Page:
Local thespian troupe Persistence Theatre Company debuted their third show on Feb. 7 at the Barbara Barrett Theatre.
A company based on the core principles of feminism, Persistence is focused on bringing female-identifying actors to the stage, and offering lead roles to those actors. Their hiring practice also extends backstage, with female-identifying women directing, designing sets and managing the stage.
Aiming to “re-examine universal stories traditionally told by men, through a feminist lens,” the year-old company has already put on two successful shows (Berni Stapleton’s “Offensive to Some” and Robert Chafe’s “Isle of Demons”). Their third offering has also been met with enthusiasm from local theatre lovers.
In “Women Playing Hamlet: A Comedy by W.M. Downs,” not only are we offered a modern, female-centred take on a traditional Shakespeare classic, we are also treated to a spectacular performance showcasing the troupe’s obvious skill.
Claire Hewlett stars as Jessica, an actress struggling with her recent casting in the role of Hamlet. Unsure if she is capable of playing the part, Jessica is tasked with not only finding the character within her, but also with finding herself.
Throughout the show, Jessica encounters 18 different characters — skilfully played by Marie Jones, Sharon King-Campbell, and Janet McDonald — who bring both insight and absurdity to her ongoing mental strife.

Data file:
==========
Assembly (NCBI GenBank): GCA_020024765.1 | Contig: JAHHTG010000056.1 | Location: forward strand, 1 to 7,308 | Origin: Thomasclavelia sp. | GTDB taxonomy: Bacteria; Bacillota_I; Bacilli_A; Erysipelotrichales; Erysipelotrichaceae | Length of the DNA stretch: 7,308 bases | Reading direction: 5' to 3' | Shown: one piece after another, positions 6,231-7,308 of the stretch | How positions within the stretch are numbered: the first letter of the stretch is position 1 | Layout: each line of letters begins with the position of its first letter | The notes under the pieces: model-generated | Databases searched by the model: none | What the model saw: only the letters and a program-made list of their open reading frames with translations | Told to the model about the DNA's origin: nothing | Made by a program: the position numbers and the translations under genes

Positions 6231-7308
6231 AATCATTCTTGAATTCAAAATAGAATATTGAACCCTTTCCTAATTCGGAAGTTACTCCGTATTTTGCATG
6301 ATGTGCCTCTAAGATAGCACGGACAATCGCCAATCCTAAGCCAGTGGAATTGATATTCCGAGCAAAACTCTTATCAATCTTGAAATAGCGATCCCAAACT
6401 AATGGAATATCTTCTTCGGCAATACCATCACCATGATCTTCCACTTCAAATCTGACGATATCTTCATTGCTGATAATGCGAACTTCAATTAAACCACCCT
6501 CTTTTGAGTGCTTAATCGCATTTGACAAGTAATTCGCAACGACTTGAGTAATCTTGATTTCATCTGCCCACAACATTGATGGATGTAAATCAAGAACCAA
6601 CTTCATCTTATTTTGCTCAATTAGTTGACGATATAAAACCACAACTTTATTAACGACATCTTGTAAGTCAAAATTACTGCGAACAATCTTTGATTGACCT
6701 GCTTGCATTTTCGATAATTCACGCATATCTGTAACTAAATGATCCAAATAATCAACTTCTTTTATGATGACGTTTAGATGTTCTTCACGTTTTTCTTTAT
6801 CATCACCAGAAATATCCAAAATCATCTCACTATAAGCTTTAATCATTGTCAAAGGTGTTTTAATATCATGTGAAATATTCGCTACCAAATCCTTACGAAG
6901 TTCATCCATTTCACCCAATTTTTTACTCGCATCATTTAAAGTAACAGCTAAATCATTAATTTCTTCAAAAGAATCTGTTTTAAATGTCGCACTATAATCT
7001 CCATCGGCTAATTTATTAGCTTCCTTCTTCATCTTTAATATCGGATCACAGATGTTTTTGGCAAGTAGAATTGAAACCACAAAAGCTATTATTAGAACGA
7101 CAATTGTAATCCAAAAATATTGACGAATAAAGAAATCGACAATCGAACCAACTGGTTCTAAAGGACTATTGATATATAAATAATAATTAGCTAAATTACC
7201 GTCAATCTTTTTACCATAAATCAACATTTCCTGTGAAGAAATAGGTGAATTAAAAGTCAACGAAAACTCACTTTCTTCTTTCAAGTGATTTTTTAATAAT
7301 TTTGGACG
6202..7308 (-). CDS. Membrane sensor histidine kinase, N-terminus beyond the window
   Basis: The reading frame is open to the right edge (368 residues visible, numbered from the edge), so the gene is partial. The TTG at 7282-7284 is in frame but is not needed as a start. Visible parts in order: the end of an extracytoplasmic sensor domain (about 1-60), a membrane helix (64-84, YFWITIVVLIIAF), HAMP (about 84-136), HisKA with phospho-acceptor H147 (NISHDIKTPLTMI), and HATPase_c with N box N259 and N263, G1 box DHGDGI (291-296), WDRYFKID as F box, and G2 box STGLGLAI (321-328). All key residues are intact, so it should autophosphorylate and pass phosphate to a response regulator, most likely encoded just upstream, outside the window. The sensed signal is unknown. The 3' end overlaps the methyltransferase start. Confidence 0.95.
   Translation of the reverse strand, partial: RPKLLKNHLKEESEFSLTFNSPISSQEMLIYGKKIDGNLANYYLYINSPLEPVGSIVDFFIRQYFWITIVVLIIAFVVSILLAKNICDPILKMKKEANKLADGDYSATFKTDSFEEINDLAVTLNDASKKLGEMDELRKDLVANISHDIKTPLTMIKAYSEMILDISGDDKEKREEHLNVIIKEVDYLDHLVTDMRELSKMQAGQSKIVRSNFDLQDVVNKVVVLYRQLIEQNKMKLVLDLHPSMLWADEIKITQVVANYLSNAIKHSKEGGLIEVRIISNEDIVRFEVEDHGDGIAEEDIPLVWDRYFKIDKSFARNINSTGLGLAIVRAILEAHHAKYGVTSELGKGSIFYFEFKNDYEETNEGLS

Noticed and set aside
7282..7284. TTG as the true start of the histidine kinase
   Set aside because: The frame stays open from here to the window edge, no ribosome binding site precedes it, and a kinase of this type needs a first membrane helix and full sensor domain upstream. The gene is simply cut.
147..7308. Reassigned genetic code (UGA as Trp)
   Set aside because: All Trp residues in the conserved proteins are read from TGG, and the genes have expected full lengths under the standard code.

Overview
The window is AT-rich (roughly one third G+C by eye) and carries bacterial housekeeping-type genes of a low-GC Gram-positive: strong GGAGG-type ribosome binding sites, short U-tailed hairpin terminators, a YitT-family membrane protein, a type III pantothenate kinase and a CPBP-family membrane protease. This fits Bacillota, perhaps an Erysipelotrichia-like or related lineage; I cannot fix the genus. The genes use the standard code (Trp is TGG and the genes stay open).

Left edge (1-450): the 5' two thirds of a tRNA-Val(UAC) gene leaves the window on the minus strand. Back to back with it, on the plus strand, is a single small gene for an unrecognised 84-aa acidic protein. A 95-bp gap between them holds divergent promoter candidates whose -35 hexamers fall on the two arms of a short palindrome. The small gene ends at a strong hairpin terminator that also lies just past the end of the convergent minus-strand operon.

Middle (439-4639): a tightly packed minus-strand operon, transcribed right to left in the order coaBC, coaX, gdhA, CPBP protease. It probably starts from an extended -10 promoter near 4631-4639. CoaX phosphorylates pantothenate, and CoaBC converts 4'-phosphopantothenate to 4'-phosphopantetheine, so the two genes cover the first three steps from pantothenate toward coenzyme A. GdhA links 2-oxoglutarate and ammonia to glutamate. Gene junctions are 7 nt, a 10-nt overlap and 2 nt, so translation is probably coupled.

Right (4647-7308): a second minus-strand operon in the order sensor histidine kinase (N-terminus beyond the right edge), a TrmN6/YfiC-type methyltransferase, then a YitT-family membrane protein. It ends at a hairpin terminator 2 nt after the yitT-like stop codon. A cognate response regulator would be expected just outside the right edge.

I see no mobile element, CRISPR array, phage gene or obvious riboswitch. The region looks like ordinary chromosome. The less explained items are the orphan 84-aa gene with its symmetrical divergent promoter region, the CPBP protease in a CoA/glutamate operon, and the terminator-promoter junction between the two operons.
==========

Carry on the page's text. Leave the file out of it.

Jessica solicits wisdom and gains mostly unwanted advice from friends, a Starbucks barista, a priest, a bicycle messenger, her niece, a bartender, a drunkard, a professor, her mother, a psychiatrist, a gravedigger and more — all of whom seem to also have an MFA in acting. The Home Shopping Network team, and two stars of “The Young and The Restless” also “help” our star.
Gwen, a hired acting coach, seems to be the most useless in helping Jessica into her role, but as we continue toward Jessica’s debut as Hamlet, we see the actress unconsciously get into her role, unknowingly aided by Gwen — the show will go on!
Not having seen “Hamlet” in its original form or in any of its adaptations, I was admittedly a little lost. I was told that knowing “Hamlet” wasn’t necessary to understand “Women Playing Hamlet,” but being familiar with the material would probably help.
There were a lot of big laughs from the audience at times when I was silent — apparently, a lot of the jokes were going over my head.
Still, I managed to chuckle a few times, giggling at pop culture references, digs about the patriarchy and at writer William Missouri Downs’ witty characters, perfectly played by Jones, King-Campbell and McDonald.
Though I felt disconnected from the overall driving plotline, the bulk of the show was highly relatable.
As a female, I also know the struggle of feeling inadequate, devaluing yourself and your work, and, of course, the hardships of being constantly scrutinized and socially conditioned by the patriarchal society we live in.
Women have been assigned roles — both onstage and off — and now more than ever, we finally hold the power to choose our roles. Girl power!